|Version 38 (modified by 8 years ago) ( diff ),|
The Path Tools Framework
The Path Tools Framework comprises several development tools for supporting typical software maintenance tasks such as debugging, testing, and program comprehension. It realizes among others our test-driven fault navigation, test quality feedback, and model-based source code editing approach.
Our implementation primarily consists of three tools that are built on top of a flexible dynamic analysis framework:
- PathMap is an extended test runner that analysis test case behavior and provides feedback about the entire system under observation. For example, it visualizes suspicious system parts, identifies experienced developers, derives type information, automatically creates contracts from likely invariants, reveals missing test cases and performance bottlenecks, or traces requirements down to program entities.
- PathFinder is a lightweight back-in-time debugger for navigating through specific test case behavior and state. It assists developers not only in understanding entire execution histories but also in localizing root causes by highlighting infection chains and answering questions about corrupted object state.
- PathView is a single-source model-based editor that allows developers to apply a direct round-trip engineering approach-changes in source code are immediately reflected in our UML-like views and vice versa. We automatically create such models based on specific test case executions and harvested type information from the entire test base.
The Path analysis framework provides the basis for our tools. It is an extensible realization of our incremental dynamic analysis for Smalltalk’s SUnit framework. By leveraging unit tests as a basis for dynamic analysis, we can ensure reproducibility and a high degree of automation, scalability, and performance with our tools.
Keywords: Software Maintenance, Testing, Debugging, Program Comprehension, Anomalies, Back-in-time, Test-driven fault navigation, Test Quality Feedback, Path Tools Framework, PathMap, PathFinder, PathView
[24. February 2014] New one-click image with all installed Path tools available. Try it out!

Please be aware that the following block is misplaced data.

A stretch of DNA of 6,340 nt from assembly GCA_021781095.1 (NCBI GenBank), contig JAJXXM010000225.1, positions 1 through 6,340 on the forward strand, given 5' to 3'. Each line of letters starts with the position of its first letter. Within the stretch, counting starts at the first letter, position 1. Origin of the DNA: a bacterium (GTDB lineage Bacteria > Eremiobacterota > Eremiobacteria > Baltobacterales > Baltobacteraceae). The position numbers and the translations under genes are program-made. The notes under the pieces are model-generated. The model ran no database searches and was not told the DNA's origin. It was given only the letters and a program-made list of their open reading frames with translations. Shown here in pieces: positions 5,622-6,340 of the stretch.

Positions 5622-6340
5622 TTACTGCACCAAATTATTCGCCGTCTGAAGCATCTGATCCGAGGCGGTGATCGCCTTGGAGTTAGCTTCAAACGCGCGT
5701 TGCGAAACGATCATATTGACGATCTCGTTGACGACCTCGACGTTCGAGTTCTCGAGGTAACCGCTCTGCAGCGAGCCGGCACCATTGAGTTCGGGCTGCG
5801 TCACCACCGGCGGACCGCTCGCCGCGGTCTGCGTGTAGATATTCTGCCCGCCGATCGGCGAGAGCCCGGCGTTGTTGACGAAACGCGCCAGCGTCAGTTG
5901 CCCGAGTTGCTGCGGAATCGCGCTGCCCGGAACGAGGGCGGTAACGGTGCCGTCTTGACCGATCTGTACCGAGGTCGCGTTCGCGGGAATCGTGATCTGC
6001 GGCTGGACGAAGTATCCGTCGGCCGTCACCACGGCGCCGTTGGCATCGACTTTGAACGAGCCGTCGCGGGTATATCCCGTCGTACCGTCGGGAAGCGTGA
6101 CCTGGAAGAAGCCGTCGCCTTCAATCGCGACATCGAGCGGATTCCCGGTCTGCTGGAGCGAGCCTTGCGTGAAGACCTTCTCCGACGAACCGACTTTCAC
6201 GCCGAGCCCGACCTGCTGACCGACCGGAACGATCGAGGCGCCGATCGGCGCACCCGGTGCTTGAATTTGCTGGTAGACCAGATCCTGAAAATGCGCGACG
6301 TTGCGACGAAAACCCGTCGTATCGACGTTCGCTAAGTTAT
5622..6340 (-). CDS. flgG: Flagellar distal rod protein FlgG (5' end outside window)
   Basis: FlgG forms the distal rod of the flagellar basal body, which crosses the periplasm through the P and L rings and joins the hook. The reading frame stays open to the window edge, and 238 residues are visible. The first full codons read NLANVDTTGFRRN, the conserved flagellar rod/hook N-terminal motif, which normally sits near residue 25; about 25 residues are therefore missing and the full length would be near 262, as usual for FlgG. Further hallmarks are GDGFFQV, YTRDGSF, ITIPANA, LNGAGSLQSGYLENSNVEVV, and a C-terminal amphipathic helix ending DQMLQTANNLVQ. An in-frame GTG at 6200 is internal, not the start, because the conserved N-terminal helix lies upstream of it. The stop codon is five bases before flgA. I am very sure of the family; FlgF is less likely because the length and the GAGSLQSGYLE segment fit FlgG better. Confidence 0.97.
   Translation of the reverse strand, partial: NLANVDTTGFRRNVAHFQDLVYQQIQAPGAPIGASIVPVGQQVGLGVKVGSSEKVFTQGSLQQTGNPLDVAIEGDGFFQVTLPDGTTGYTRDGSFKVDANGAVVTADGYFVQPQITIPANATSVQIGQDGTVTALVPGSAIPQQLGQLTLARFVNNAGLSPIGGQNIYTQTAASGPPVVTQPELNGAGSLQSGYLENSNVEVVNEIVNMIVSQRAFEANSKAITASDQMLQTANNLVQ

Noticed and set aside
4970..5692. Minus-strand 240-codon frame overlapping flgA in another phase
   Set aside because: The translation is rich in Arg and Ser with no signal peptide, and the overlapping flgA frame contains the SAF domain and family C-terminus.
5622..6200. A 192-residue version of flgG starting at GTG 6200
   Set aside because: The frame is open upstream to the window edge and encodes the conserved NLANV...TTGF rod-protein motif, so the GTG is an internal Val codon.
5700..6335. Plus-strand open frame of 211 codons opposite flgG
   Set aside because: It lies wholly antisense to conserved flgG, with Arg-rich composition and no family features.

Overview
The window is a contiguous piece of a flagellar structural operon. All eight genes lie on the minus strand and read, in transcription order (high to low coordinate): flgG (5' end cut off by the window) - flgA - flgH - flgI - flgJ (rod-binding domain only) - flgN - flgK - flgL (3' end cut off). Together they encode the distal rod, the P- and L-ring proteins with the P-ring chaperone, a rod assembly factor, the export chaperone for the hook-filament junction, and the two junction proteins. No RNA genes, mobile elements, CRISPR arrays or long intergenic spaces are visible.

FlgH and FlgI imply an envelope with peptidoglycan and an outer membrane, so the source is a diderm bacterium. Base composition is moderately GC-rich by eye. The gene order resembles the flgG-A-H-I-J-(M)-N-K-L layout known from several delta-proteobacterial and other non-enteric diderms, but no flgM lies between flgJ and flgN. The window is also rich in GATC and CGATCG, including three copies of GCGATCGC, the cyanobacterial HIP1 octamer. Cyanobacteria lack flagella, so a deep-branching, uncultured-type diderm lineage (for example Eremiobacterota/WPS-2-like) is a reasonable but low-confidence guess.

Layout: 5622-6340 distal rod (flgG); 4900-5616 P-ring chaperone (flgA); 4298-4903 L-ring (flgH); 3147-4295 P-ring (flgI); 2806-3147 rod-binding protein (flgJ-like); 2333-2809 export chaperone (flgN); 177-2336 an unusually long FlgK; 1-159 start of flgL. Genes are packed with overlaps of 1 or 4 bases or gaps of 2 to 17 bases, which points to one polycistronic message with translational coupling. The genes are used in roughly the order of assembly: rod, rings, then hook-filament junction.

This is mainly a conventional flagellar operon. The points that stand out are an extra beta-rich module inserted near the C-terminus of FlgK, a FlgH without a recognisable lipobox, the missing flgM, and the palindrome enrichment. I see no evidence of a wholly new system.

[10. January 2014] We publish the first version of our Path Tools framework (under the MIT license). Have fun!
How to Install
Using Metacello, just run the following code in your workspace:
(Installer mc http: 'http://www.hpi.uni-potsdam.de/hirschfeld/squeaksource/') project: 'PathTools'; install: 'ConfigurationOfPathTools'. (Smalltalk at: #ConfigurationOfPathTools) load.
After installation, please check if all test are passing (category !Path-Tests, some tests can only be run alone in the standard test runner or use our PathMap with the path project instead)
We offer two preinstalled, ready-to-go, all-in-one Squeak images (Version 4.4). Just download, extract, and execute it! These images work for all operating systems (Windows, Unix, Mac OS).
- Complete image with all installed Path tools. (download (~80 MB))
- A prepared tutorial in form of an interactive Squeak image. It explains our test-driven fault navigation and Path tools by debugging a difficult failure step by step.
How to Use
In the following two sections, we introduce all features of our tools and present typical applications (including screencasts).
Definition of the system under observation
Extended test runner feedback
Lightweight back-in-time debugger for test cases
Connection of source code and hidden test knowledge
Single-source and round-trip engineering code editor
Test-driven Fault Navigation
integrates anomaly detection into a systematic breadth-first search for debugging failure causes back to defects. We answer important questions such as where to start, who understands failure causes best, what happened before failures, and which state properties are infected?
Test Quality Feedback
guides developers in identifying missing tests and correcting low-quality tests. We provide developers with a tool that analyzes test suites with respect to their effectivity and efficiency.
combines external concerns of a system with test cases and automatically derives corresponding program entities. This allows developers to follow requirements down to their implementation without much effort.
Model-based Source Code Editing
generates UML-like views of classes, methods, and their relationships being involved in a specific test case. Based on such mid-level abstractions, developers can edit these models and the related source code is changed automatically in background.
is a practical approach to obtain type information. Based on unit tests, we automatically derive run-time types and enrich the development environment with it.
To date the following people also contributed to this project:
- Franz Becker
- Tim Felgentreff
- Anton Gulenko
- Markus Güntert
- Michael Haupt
- Robert Hirschfeld
- Vasily Kirilichev
- Stephanie Platz
- Oliver Richter
- Leonhard Schweizer
- Eric Seckler
- Benjamin Siegmund
- Bastian Steinert
- Marcel Taeumel
- Philipp Tessenow
- pathProject.png (13.5 KB ) - added by 9 years ago.
- pathMap.png (24.1 KB ) - added by 9 years ago.
- pathFinder.png (21.2 KB ) - added by 9 years ago.
- pathBrowser.png (21.7 KB ) - added by 9 years ago.
- pathView.png (14.0 KB ) - added by 8 years ago.
- tdfn.png (21.7 KB ) - added by 8 years ago.
- backintime.png (16.7 KB ) - added by 8 years ago.
- modelbasedEditor.png (15.8 KB ) - added by 8 years ago.
- tqf.png (30.9 KB ) - added by 8 years ago.
- traceability.png (15.2 KB ) - added by 8 years ago.
- typeHarvesting.png (5.6 KB ) - added by 8 years ago.
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